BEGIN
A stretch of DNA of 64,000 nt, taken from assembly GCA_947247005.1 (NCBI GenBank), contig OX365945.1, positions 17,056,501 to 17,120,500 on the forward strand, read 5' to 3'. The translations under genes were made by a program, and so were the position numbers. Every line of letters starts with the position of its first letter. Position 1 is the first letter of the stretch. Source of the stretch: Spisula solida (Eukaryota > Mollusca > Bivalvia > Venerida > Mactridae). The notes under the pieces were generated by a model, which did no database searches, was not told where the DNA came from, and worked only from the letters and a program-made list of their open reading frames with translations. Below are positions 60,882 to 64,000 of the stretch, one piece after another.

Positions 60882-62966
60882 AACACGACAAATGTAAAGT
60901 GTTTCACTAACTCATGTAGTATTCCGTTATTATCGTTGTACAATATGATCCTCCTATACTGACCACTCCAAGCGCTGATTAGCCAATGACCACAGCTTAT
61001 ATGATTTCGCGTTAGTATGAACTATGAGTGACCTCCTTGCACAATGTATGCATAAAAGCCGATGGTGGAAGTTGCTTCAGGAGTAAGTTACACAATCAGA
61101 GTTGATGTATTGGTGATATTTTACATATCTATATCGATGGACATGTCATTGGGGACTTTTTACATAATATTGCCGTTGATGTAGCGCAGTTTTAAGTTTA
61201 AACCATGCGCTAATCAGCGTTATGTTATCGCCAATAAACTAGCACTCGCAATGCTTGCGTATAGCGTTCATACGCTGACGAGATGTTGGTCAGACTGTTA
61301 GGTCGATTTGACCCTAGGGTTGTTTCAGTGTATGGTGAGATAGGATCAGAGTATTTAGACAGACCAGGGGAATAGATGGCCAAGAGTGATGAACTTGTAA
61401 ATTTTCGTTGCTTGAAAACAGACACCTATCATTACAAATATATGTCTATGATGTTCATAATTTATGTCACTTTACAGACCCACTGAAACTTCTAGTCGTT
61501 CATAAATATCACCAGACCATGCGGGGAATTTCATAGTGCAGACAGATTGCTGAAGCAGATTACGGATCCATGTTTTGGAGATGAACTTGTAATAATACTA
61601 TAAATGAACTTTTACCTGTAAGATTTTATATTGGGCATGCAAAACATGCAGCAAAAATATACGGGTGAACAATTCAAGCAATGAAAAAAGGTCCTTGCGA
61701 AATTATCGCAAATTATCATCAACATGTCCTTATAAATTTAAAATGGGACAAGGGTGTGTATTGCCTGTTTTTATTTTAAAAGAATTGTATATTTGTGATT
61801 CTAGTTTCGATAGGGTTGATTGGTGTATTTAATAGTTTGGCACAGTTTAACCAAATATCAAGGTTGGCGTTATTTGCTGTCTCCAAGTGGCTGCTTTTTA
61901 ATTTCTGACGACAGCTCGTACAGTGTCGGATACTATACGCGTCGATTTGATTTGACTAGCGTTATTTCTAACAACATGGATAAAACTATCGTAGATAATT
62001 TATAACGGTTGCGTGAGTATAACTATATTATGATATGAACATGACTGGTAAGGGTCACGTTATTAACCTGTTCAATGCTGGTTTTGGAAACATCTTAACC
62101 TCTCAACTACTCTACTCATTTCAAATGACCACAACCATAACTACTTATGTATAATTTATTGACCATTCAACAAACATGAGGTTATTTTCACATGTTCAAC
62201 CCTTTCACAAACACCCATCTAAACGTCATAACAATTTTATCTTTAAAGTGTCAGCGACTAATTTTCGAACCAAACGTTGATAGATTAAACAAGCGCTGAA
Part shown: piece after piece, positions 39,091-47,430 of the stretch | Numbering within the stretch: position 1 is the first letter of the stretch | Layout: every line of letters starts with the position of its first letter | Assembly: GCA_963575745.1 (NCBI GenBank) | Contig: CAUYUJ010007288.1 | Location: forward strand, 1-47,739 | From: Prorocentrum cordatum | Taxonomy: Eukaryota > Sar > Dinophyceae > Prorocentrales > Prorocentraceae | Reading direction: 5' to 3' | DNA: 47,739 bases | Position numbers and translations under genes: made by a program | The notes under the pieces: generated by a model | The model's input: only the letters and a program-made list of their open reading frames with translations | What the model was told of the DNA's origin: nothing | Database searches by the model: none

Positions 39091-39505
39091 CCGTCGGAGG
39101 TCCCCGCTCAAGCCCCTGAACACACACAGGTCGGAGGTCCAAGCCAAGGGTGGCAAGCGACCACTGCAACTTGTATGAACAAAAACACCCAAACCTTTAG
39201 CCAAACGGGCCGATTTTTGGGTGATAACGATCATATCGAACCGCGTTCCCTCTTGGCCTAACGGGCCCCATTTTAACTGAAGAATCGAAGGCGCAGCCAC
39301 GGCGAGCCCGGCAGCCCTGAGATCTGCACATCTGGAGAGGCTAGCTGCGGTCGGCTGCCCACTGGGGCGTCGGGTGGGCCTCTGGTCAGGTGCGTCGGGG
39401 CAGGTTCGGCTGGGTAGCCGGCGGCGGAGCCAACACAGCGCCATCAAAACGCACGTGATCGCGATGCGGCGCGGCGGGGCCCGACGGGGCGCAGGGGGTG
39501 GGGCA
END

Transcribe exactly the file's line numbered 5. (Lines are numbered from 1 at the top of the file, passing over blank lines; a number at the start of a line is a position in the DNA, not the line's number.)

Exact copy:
61001 ATGATTTCGCGTTAGTATGAACTATGAGTGACCTCCTTGCACAATGTATGCATAAAAGCCGATGGTGGAAGTTGCTTCAGGAGTAAGTTACACAATCAGA